A new axis of evil?

The ‘Axis of Evil’ coined by George W. Bush is not so much redundant for Washington today as in need of descriptive expansion, argues Albrecht Rothacher. The threat of a new, enlarged axis of evil is all the greater for the United States' increasing neo-isolationism

Russia and China join Iran and North Korea

Twenty years ago, George Bush junior coined the phrase 'Axis of Evil', to characterise the threat posed by Iran, Iraq and North Korea – who, it's worth noting, were no friends to each other at the time.

Bush waged war on Iraq, he had Saddam Hussein executed and he thoroughly destabilised the Middle East. Yet despite his success in removing Iraq as a serious threat, the regimes in Iran and North Korea remained intact.

Today, Washington would be more than justified in viewing Russia, and even China, as also being part of a new axis.

The Russia-North Korea nexus

After all, despite a continuous three-shift production, the Russian armaments industry is failing to keep pace with the rate of use (and wastage) of ammunition in Ukraine. North Korea, meanwhile, is supplying the Russian army from its seventy-year ammunition stockpile.

Russia's armaments industry, unable to keep pace with wartime demands, is having to rely on North Korean weaponry

This stockpile even includes missiles with a range of 400–700km, previously used only for exhibition shooting and military parades. Some sceptics had assumed these missiles were dummies. Now, like Western weapons, they are being tested in Ukraine on living objects under real combat conditions.

In breach of UN sanctions, the Kremlin is paying for North Korea's missile and nuclear armaments with oil and technological aid. The same goes to Iran for its deliveries of combat drones.

These alliances of convenience fit into Vladimir Putin's concept of distracting and weakening the West through secondary wars against what we might describe as the Iranian-supported activities of Hamas, Hezbollah and the Houthis.

If Kim Jong Un genuinely intended to attack the South any time soon, he wouldn't be selling off his weapons to the Russians

Whenever Kim Jong Un starts to feel ignored, he attracts attention with skirmishes on the disputed maritime border with the South, and launches nuclear or missile tests. This time he has torn down a pompous reunification monument in Pyongyang, and designated South Korea the new main political enemy. But we cannot take Kim's threats of war too seriously. If he genuinely wanted to attack the South, he wouldn't be selling off his ammunition to the Kremlin. Indeed, Putin is expected to make a return visit to Pyongyang in the near future.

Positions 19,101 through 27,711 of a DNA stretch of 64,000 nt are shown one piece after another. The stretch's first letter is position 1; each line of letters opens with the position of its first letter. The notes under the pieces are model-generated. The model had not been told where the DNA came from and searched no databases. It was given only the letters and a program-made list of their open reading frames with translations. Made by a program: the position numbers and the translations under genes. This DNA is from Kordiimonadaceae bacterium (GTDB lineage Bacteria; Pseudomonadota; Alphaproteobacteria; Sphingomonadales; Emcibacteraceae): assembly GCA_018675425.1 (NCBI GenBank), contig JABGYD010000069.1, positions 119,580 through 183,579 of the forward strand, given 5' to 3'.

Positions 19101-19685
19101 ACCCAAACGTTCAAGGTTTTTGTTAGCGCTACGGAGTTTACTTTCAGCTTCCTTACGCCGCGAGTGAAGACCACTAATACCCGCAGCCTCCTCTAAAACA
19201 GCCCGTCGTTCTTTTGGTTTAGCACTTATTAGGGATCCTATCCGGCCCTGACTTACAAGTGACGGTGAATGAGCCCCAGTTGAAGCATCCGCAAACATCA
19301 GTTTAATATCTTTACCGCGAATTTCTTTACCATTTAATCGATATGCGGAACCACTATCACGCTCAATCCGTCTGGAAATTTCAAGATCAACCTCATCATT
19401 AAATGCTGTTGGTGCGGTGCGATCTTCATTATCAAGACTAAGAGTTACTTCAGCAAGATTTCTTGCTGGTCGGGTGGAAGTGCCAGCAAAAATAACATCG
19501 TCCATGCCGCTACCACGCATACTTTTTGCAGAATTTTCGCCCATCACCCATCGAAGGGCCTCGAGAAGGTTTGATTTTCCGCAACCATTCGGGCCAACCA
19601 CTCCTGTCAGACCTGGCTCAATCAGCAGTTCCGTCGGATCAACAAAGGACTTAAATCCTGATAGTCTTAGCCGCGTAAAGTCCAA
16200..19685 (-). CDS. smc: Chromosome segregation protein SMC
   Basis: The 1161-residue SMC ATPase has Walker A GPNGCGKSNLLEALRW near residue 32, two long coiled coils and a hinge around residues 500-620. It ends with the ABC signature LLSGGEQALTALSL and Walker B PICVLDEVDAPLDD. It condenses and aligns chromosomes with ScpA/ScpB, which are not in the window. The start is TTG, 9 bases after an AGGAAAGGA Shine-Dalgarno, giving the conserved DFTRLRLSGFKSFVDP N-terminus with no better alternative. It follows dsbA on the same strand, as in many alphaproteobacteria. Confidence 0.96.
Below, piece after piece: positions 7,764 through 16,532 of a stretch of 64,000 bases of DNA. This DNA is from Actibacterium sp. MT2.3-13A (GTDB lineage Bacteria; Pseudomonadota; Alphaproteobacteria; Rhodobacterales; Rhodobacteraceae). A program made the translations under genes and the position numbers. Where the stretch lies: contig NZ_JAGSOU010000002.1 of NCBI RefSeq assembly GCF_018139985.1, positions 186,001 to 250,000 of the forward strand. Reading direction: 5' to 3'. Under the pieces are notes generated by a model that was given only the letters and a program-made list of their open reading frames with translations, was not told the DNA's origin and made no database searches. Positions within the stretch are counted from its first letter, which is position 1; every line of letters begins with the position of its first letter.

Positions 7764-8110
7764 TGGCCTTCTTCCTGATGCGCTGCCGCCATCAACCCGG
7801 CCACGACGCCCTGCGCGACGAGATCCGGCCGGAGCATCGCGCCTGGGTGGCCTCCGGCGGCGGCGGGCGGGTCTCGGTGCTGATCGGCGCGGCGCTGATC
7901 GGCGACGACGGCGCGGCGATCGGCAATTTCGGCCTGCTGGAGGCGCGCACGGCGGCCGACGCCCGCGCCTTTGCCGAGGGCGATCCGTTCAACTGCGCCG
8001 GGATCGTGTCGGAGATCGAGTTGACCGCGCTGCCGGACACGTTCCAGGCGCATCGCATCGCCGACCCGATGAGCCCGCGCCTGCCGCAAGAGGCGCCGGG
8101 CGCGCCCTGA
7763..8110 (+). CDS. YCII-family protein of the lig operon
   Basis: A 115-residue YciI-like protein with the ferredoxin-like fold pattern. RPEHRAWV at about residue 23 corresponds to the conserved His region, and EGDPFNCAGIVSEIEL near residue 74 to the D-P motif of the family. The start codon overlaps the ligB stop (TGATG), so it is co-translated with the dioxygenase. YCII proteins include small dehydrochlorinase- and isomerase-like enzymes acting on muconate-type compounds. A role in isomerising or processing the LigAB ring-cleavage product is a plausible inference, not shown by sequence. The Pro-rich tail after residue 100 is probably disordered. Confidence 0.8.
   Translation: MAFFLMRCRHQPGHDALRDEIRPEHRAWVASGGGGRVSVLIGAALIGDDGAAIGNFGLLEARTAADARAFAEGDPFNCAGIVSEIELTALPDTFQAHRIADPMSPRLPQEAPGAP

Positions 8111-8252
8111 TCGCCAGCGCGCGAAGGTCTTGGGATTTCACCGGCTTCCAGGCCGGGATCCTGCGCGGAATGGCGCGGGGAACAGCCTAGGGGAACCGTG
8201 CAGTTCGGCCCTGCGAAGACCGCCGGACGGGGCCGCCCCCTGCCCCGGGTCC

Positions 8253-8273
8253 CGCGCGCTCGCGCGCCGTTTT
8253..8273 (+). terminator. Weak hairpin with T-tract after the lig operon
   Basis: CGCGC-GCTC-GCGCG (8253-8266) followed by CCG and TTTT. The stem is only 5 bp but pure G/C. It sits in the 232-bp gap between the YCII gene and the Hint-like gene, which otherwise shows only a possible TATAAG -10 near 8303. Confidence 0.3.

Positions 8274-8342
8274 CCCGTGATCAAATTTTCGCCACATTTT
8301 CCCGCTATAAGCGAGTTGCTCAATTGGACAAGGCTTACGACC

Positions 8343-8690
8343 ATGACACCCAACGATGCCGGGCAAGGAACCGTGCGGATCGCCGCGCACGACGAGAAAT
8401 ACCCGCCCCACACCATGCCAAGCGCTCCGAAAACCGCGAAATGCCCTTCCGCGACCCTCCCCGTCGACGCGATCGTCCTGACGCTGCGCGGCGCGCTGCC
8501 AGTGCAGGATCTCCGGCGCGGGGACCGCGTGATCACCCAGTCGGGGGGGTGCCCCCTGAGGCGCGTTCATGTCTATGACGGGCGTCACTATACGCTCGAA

The role of China

China's role in this group is controversial. Beijing enjoys playing the overwhelming protective power of the three sanctioned, so-called pariah countries. Yet this is gradually turning these countries effectively into Chinese raw material colonies, well supplied with military technology, but not with weapons.

China enjoys playing the overwhelming protective power of the sanctioned 'pariah' countries

In contrast with its three partners, China has no interest in a destabilisation of Northeast Asia or the Middle East. Indeed, this would endanger its foreign investments and its world trade. This is because China's economy is barely growing, exacerbated by a housing crisis, high youth unemployment, and an ageing population. In any case, Xi Jinping is busy following his aggressive imperial strategy towards Taiwan and in the South China Sea. He doesn't want to become once again entangled in foreign wars, as China was in Korea in 1950.

Strengthened military capacities

The four countries' association into a new ‘axis of evil’ means strengthened military capacities for all involved. This is especially so since Russia, North Korea and Iran already run war economies, even given their lack of export successes, failures in battle, exploding tank convoys, and the semi-sunken Black Sea fleet.

The US and neo-isolationism

The West, on the other hand, is rapidly losing influence worldwide. A new ‘axis of evil’ thus constitutes a serious long-term challenge that could overwhelm even the United States, which is threatened by a neo-isolationist leadership crisis, and an ever-growing silence on the world stage.

This article presents the views of the author(s) and not necessarily those of the ECPR or the Editors of The Loop.

Author

photograph of Albrecht Rothacher
Albrecht Rothacher
Independent Researcher

Albrecht gained his MA in sociology from the University of Bridgeport in 1978, and a PhD in international relations from LSE in 1982.

A stint at Deutsche Bank in the EU’s diplomatic service followed from 1984–2020, with postings in Vienna, Singapore, Paris and Tokyo, lastly as Minister Councillor, mostly dealing with economic and trade issues.

He then worked in Brussels as a policy officer, mostly concerned with economic relations with countries 'East of Berlin and Vienna'; lastly with Russia mainly.

He has published 24 books mostly on Asian affairs, economic and military history, but most recently a biography on the French presidents of the 5th Republic.

Current research work includes a collective biography of the Austrian chancellors of the 2nd Republic, and French colonial wars 1945–1962 (Indochina and Algeria).

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